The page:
Quantcast

«

»

Sep 08 2008

Back in the saddle with some political observations

Yes, I’ve been a mite busy of late, which has precluded my blogging here as often as usual. But I see others of the team have stepped up admirably to take up the slack. Kazim’s Objectivism post has generated either the third or fourth longest comments thread this blog has ever seen. Nice to see a good scrap going on in my absence.

Really not much to talk about, except some obvious notes about the 2008 campaign. I have nothing to say about Sarah Palin that hasn’t been said. John Scalzi, in a very timely and brilliant post, has some pointed cautionary words for Dems and liberals that everyone needs to read and Digg like mad. Short version: focus, focus, focus, and stop playing into the fundie neocons’ hands by losing your shit over the Palin media frenzy. And Phil Plait reminds us why supporters of science, something vital to our nation’s very survival (yes, science is that thing, not religion) that has been in freefall for eight solid years, have a friend in Obama. These are the kinds of facts that need to be cutting through the media noise right now. Spread ‘em far and wide.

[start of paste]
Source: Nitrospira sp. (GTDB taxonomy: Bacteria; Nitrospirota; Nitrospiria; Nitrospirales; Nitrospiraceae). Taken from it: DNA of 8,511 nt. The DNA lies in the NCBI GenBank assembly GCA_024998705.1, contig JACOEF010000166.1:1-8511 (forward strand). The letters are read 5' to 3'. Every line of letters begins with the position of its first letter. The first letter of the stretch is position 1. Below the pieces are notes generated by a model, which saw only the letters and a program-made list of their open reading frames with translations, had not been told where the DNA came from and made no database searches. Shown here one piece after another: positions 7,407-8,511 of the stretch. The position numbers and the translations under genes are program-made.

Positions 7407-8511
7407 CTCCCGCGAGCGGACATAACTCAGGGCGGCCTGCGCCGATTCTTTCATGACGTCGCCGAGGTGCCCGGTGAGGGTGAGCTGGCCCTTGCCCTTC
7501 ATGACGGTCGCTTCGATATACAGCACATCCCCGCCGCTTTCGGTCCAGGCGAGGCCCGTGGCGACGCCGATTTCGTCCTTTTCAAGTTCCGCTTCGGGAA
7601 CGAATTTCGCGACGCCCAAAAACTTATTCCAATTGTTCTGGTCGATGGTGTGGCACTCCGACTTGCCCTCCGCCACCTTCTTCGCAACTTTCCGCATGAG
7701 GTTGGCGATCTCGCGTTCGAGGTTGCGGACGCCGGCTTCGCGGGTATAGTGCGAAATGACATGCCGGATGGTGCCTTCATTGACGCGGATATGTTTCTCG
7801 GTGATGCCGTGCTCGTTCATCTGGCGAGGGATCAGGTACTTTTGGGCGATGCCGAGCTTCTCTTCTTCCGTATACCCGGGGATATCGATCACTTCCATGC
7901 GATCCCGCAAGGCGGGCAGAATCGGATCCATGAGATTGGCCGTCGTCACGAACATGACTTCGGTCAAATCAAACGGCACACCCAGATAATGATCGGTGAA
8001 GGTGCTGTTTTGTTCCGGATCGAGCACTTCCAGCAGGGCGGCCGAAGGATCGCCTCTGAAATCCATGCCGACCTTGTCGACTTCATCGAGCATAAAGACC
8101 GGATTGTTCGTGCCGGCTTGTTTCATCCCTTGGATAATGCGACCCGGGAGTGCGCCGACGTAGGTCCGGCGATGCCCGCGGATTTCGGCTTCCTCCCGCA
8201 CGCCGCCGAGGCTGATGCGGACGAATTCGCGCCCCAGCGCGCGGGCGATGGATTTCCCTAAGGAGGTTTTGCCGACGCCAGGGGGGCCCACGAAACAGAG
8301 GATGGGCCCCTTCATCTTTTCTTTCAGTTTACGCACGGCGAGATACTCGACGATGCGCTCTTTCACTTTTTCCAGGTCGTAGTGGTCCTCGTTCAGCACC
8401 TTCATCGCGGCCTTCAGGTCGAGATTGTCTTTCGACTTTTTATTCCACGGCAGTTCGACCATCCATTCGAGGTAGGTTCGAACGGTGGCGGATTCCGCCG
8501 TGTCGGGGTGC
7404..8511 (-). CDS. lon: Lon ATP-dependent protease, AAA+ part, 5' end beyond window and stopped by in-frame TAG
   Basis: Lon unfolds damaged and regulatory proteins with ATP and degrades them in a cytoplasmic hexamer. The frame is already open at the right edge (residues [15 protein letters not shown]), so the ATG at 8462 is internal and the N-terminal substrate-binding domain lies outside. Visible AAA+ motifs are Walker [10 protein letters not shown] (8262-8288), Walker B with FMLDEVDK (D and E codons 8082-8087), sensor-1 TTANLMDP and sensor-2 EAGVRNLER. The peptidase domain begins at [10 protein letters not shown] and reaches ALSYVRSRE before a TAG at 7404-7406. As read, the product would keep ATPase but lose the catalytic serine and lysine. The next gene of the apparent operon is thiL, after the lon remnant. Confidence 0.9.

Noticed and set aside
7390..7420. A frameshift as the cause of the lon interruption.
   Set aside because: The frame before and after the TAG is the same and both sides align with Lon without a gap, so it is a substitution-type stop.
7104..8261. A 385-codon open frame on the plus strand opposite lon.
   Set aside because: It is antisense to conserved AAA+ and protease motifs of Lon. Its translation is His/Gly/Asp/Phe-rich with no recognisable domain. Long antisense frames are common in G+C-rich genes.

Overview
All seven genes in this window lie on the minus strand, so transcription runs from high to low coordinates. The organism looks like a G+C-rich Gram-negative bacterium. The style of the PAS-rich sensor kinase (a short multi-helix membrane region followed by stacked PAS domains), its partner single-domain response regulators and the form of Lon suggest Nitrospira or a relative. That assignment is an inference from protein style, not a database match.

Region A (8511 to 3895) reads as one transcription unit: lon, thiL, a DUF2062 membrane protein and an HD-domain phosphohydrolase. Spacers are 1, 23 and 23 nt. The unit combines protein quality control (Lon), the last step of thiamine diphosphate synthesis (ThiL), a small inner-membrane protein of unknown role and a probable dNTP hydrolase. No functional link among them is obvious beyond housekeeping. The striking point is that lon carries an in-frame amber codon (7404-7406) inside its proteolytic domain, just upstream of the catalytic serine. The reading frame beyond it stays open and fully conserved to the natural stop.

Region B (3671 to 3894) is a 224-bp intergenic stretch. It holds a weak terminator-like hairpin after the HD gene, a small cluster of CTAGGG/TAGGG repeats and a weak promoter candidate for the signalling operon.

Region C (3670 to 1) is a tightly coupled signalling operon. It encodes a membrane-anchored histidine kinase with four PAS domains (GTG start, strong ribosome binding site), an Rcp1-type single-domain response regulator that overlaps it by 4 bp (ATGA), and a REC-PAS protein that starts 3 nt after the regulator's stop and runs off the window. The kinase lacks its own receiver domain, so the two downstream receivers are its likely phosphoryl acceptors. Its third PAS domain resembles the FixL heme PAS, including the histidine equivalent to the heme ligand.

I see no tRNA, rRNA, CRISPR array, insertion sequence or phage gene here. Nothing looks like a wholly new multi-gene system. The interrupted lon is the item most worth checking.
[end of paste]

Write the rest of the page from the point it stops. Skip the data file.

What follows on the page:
As Scalzi points out, Palin was brought on board to placate the waffling fundagelicals, who were worried McCain wasn’t Christofascist enough. And choosing her shows just how easily placated those people are by a shallow ideologue who can get away with telling lie after lie after lie as long as she toes the proper ideological lines. We ought to expect the GOP to play dirty pool, and they are. For my part, the fact that Palin is a creationist wackaloon of dubious character and political experience who attends a Dominionist church with ties to such disturbing, militarist fringe movements as Joel’s Army was enough to disqualify her pretty much instantaneously. The GOP will, of course, portray her extremism in the conservative-friendly mainstream media as a feature, not a bug. The thing for sensible people to do is stay on message. Yes, I know that didn’t exactly work out for Gore or Kerry. But it isn’t over till it’s over, and by being diligent and displaying the kind of integrity that the win-at-all-costs neocons can’t be bothered with, two months is still plenty long enough to get the message out that the party that has spent the last eight years destroying America from within more thoroughly than Osama bin Laden ever dreamed of destroying it from without does not need to be rewarded for their evils with four more years of power.


Addendum: There are many things I don’t like about Ariana Huffington and HuffPo, but this post of hers makes more excellent points about the distraction Sarah Palin has quite deliberately represented, and how the Dems cannot afford to fall into the GOP’s trap here.

Her critics like to say that Palin hasn’t accomplished anything. I disagree: in the space of ten days she’s succeeded in distracting the entire country from the horrific Bush record — and McCain’s complicity in it. My friends, that’s accomplishment we can believe in.

6 comments

Skip to comment form

  1. 1
    Corey